Cloud storage allows you to share files with anyone. Files can be made public, for anyone to search and find or it can be shared with one person and you can decide if the people the file is shared with can view or edit the file.
These services are complex and require research and IT knowledge to pursue. They can be well worth the effort for many organziations.
What is it?
THE AVERAGE CLOUD USER
Connects to the cloud via the Internet
Does computing tasks, or
Runs applications, or
TYPE OF SERVICE
Software as a Service (SaaS) is a software
distribution model in which applications are hosted
by a vendor or service provider and made
available to customers over a network,
typically the Internet.
THE CLOUD REQUIRES
An Internet connection
An account - Created with a user name and a password
Agree to Terms
SO WHAT IS THE CLOUD?
Computing and software resources that are delivered on demand, as service.
(2013, January) A Walk in the Clouds. Cloud Computing, CDW-G Reference Guide., 3-5.
Computers have internal or hard drive storage(C: Drive)
CPU has a drive for storing programs, documents, pictures, videos,
Standard Computer Tower
or Central Processing Unit
Inside the Computer
Content is stored on THAT computer
To use content must return to THAT computer
Cannot access this content from another device or computer
Load to the computer
Each computer would need the program loaded and stored on the internal
Allows your content to become mobile
Save to the storage device
Take device to any compatible computer
Open and use content
External Hard Drive
Micro SD Card
Multiple work stations talk to one unit that stores information and data.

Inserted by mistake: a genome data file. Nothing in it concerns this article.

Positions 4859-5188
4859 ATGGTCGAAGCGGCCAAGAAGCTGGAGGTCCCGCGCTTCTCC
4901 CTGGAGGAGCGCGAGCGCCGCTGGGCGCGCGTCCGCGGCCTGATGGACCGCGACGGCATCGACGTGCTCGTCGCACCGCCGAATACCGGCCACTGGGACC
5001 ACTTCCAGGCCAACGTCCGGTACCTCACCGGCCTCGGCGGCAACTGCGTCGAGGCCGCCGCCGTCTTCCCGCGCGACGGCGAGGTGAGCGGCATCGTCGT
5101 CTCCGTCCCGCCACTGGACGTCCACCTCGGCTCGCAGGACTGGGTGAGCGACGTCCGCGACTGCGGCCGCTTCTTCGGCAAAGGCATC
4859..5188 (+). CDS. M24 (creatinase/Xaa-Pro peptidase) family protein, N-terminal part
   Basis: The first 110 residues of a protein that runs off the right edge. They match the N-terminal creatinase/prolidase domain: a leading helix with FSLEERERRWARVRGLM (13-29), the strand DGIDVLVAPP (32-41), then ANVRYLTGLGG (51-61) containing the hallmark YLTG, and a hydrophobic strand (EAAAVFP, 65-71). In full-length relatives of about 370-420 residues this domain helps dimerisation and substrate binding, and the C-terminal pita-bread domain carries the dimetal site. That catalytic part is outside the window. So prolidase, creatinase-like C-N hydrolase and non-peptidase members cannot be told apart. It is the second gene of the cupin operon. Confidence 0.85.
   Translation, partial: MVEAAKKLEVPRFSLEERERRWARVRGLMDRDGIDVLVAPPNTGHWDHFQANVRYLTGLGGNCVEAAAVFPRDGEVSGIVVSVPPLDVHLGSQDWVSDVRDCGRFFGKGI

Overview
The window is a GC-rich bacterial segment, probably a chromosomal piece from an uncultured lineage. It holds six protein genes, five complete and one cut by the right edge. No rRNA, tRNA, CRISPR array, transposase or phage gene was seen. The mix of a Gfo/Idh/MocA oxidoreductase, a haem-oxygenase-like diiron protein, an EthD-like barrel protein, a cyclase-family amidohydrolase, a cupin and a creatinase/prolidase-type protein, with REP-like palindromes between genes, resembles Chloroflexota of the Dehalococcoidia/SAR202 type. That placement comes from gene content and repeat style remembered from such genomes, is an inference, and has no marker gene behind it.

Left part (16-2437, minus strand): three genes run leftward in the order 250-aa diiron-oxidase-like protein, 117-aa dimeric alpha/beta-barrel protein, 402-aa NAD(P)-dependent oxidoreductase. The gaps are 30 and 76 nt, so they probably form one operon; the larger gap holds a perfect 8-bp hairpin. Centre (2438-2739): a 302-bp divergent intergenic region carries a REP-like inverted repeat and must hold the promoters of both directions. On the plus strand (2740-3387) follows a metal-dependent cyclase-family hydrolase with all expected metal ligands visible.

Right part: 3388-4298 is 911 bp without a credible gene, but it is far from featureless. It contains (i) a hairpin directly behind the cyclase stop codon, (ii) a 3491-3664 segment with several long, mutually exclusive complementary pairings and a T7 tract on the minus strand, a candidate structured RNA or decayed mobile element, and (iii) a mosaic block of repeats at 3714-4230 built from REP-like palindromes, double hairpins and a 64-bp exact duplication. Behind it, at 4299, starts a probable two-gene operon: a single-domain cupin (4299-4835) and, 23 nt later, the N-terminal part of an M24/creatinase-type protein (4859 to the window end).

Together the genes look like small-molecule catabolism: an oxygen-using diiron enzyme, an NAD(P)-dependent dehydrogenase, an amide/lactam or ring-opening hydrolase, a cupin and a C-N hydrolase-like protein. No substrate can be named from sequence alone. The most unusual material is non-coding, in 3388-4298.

Data is not saved to the C: drive, but to a network drive
Can retrieve the data stored to the network from any of the connected
When you do a “save as” on your computer, you choose where to save the
Create an Account –
User name and
Content lives with the
account in the cloud
Log onto any computer
with Wi-Fi to find your
DOWNLOADS FOR STORAGE
Download a cloud based app to a computer you own
The app lives on your Computer
Save files to the app
When connected to the Internet it will sync with the cloud
The Cloud can be accessed from any Internet connection
SAVE FILE AS
Do “save as” to save a file to your computer and the cloud
The syncing folders makes data retrieval easier
Box and DropBox require this download to work
Log-in to the online storage account
Click upload a file
Find the file on hard drive, network, or external storage
Upload to cloud storage
TYPES OF SERVICE
Platform as a Service (PaaS) is a way to rent hardware,
operating systems, storage and network capacity over the
Internet. The service delivery model allows the
customer to rent virtualized servers and
associated services for running existing
applications or developing and testing new ones.
TYPES OF SERVICE
Infrastructure as a Service (IaaS) is a provision model in which
an organization outsources the equipment used to
support operations, including storage,
hardware, servers and networking components.
The service provider owns the equipment and is responsible
for housing, running and maintaining it. The client typically
pays on a per-use basis.
Can be less expensive compared to buying software and hardware
Can be used from any computer or device with an Internet connection
The device does not need as large of an internal storage system
Compatible with most computers and operating systems
Updates occur across the service
Terms of Service